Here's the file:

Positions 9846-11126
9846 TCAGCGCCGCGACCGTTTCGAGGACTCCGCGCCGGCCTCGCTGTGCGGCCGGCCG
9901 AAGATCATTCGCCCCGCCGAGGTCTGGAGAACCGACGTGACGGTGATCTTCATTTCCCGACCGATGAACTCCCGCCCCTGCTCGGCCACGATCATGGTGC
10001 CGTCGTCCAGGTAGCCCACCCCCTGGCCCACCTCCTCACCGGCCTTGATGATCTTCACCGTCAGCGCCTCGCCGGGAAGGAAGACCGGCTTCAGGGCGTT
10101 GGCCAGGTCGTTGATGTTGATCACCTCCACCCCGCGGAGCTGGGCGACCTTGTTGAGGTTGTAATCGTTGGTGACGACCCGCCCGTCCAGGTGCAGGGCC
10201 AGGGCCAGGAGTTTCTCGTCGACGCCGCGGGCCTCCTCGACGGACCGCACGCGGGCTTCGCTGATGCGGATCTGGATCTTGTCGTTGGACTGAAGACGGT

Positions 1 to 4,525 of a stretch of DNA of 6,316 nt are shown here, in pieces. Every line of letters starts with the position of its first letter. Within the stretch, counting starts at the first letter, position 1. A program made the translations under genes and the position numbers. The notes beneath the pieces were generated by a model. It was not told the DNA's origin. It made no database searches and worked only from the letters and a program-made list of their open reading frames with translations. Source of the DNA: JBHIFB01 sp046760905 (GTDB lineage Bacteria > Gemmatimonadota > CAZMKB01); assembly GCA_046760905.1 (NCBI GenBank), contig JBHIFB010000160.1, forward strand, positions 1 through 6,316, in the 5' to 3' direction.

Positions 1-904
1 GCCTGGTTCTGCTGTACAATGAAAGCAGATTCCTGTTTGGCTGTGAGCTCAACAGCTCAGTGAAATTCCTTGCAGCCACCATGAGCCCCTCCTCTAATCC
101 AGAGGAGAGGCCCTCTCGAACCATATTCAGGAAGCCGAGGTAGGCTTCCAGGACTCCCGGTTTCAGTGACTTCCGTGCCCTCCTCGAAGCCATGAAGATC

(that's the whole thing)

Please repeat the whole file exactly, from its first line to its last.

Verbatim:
Positions 9846-11126
9846 TCAGCGCCGCGACCGTTTCGAGGACTCCGCGCCGGCCTCGCTGTGCGGCCGGCCG
9901 AAGATCATTCGCCCCGCCGAGGTCTGGAGAACCGACGTGACGGTGATCTTCATTTCCCGACCGATGAACTCCCGCCCCTGCTCGGCCACGATCATGGTGC
10001 CGTCGTCCAGGTAGCCCACCCCCTGGCCCACCTCCTCACCGGCCTTGATGATCTTCACCGTCAGCGCCTCGCCGGGAAGGAAGACCGGCTTCAGGGCGTT
10101 GGCCAGGTCGTTGATGTTGATCACCTCCACCCCGCGGAGCTGGGCGACCTTGTTGAGGTTGTAATCGTTGGTGACGACCCGCCCGTCCAGGTGCAGGGCC
10201 AGGGCCAGGAGTTTCTCGTCGACGCCGCGGGCCTCCTCGACGGACCGCACGCGGGCTTCGCTGATGCGGATCTGGATCTTGTCGTTGGACTGAAGACGGT

Positions 1 to 4,525 of a stretch of DNA of 6,316 nt are shown here, in pieces. Every line of letters starts with the position of its first letter. Within the stretch, counting starts at the first letter, position 1. A program made the translations under genes and the position numbers. The notes beneath the pieces were generated by a model. It was not told the DNA's origin. It made no database searches and worked only from the letters and a program-made list of their open reading frames with translations. Source of the DNA: JBHIFB01 sp046760905 (GTDB lineage Bacteria > Gemmatimonadota > CAZMKB01); assembly GCA_046760905.1 (NCBI GenBank), contig JBHIFB010000160.1, forward strand, positions 1 through 6,316, in the 5' to 3' direction.

Positions 1-904
1 GCCTGGTTCTGCTGTACAATGAAAGCAGATTCCTGTTTGGCTGTGAGCTCAACAGCTCAGTGAAATTCCTTGCAGCCACCATGAGCCCCTCCTCTAATCC
101 AGAGGAGAGGCCCTCTCGAACCATATTCAGGAAGCCGAGGTAGGCTTCCAGGACTCCCGGTTTCAGTGACTTCCGTGCCCTCCTCGAAGCCATGAAGATC